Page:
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RESEARCH 》 Power consumption of my Home Lab devices for research

AMD RYZEN 3 1200 - FreeNAS Storage array build
  • CPU: AMD Ryzen 3 1200 (4 cores/4 threads)
  • RAM: Corsair Vengeance 8GB DDR4 LPX 2400MHz C16 Kit
  • Motherboard: Gigabyte GA-A320M-HD2 AM44
  • Graphics/Display: Asus Geforce 210GT 1GB DDR3
  • PSU: Circle CPH698V12-400
  • Storage: WDC WD10JPVX-75JC3T0 - WD 1TB HDD
System BIOS53 watts
Idle System (Linux Ubuntu OS)52 watts
Casual browsing53 watts
Youtube video playback60 watts
Kernel compilation with 4-threads "make -j4" (99% load)74 watts
Kernel compilation with 3-threads "make -j3" (80% load)71 watts

My Intel Core i7-5820K - Desktop build
  • CPU: Intel Core i7-5820K (6 cores/12 threads)
  • RAM: Corsair PC2800 DDR4 14GB Kit
  • Motherboard: Gigabyte X99-UD4
  • Graphics/Display: Asus Geforce 210GT 1GB DDR3
  • PSU: Corsair VS450
  • CPU Liquid Cooling system: Cooler Master Nepton 240m
  • Storage: Transcend TS128GSSD370 128GB SSD
Idle System (Linux Ubuntu OS)70 watts
System BIOS90 watts
Linux kernel compilation (80%) load150 watts

My Intel Celeron CPU 1037U Mini PC WAN Optimization Device
  • CPU: Intel Celeron CPU 1037U
  • RAM: DDR3 PC3L 4GB
  • Storage: Transcend TS128GSSD370 128GB SSD
Idle System (Linux Ubuntu OS)18-20 watts
System BIOS16.5 watts
Linux kernel compilation (95%) load21-24 watts

My HP Envy 15-J111TX Laptop
  • CPU: Intel Corei7-4700MQ
  • RAM: DDR3 PC3L 12GB
  • Storage: WD Blue 250GB Scorpio HDD
Idle System (Linux Ubuntu OS) charging44 watts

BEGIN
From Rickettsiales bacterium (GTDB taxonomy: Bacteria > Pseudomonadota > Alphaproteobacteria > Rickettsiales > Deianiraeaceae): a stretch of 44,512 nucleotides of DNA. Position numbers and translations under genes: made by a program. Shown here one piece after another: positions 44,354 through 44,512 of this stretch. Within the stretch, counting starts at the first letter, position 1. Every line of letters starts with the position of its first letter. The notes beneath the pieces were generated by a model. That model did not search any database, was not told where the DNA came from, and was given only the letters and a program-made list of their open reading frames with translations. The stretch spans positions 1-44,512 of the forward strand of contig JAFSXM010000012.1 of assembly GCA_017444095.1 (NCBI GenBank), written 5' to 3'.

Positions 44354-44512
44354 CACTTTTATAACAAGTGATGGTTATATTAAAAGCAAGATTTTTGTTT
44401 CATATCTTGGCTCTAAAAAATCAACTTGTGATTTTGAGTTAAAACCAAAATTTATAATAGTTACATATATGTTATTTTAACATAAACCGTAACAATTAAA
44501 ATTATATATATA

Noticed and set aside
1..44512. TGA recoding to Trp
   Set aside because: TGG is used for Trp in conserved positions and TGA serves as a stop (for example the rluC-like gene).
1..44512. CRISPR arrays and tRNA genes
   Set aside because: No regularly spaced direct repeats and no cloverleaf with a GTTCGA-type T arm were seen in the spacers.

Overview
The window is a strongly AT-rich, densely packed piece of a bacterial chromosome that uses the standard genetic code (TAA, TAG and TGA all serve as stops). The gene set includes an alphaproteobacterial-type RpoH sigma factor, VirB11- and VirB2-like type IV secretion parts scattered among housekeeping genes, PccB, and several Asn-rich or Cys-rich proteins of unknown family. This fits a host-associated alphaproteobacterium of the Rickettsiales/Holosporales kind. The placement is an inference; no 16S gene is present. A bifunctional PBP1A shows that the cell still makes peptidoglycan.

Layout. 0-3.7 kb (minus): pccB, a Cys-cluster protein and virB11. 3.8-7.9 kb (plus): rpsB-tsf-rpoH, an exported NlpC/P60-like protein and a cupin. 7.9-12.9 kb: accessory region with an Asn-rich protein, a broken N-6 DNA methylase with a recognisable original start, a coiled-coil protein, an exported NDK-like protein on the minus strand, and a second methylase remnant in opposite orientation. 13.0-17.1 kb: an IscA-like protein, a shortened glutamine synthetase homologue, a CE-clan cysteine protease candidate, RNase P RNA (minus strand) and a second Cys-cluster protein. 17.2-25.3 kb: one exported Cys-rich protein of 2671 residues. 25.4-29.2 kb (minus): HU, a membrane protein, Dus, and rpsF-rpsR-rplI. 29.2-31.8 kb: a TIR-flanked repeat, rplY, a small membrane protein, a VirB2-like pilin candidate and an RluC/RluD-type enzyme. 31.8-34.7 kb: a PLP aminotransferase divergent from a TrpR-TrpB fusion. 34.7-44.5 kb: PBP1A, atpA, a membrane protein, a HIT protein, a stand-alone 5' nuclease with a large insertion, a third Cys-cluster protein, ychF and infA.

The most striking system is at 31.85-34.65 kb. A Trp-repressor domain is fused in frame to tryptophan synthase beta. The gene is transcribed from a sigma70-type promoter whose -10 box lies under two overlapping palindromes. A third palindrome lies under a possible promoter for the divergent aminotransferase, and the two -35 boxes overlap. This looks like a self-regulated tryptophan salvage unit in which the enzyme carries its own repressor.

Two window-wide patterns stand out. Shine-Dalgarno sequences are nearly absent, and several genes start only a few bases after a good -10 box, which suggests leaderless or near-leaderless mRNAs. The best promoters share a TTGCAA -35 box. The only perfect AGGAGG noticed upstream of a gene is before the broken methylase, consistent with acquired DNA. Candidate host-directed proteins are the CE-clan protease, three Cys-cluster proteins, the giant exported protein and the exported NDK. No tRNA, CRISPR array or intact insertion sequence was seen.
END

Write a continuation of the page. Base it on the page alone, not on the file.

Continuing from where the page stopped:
Idle System (Linux Ubuntu OS) charged15 watts
Poweroff charging28 watts
Poweroff charged0.1 watts
Poweron charged suspend0.75 watts
Linux kernel compilation (95%) load charging90 watts
Linux kernel compilation (95%) load charged69 watts

My Dell 15R 5537 Laptop
  • CPU: Intel Corei7-4500U
  • RAM: DDR3 PC3L 8GB
  • Storage: Seagate 320GB Momentus HDD
Idle System (Linux Ubuntu OS) charging42 watts
Idle System (Linux Ubuntu OS) charged10 watts
Poweroff charging29 watts
Poweroff charged0.1 watts
Poweron charged suspend0.70 watts
Linux kernel compilation (95%) load charging60 watts
Linux kernel compilation (95%) load charged30 watts

My Acer Aspire 4810T Laptop
  • CPU: Intel Core Solo SU3500 1.4 GHz
  • RAM: DDR3 PC3 4GB
  • Storage: WD Blue 250GB Scorpio HDD
  * No Battery, so no charging.
Idle System (Linux Manjaro OS)16.23 watts
System BIOS24.30 watts
Casual Browsing22.27 watts
Youtube Playback22.45 watts

Raspberry Pi2 Device
  • Powered via 2Amp USB power-supply
  • Raspbian OS
  • USB mouse and USB keyboard connected
Casual browsing2.6 - 3 watts
Youtube video playback (25% load)3 - 3.5 watts
Kernel compilation with 4-threads "make -j4" (99% load)3.9 - 4 watts
Kernel compilation with 3-threads "make -j3"3.67 - 3.75 watts
idle device with no keyboard and no mouse2.08 - 2.1 watts

NETGEAR RN104 ReadyNAS
  • 2x 2.5'' Laptop HDD drives
  • 2x 3.5'' Desktop HDD drives
  • Single x-RAID volume with 4 HDD drives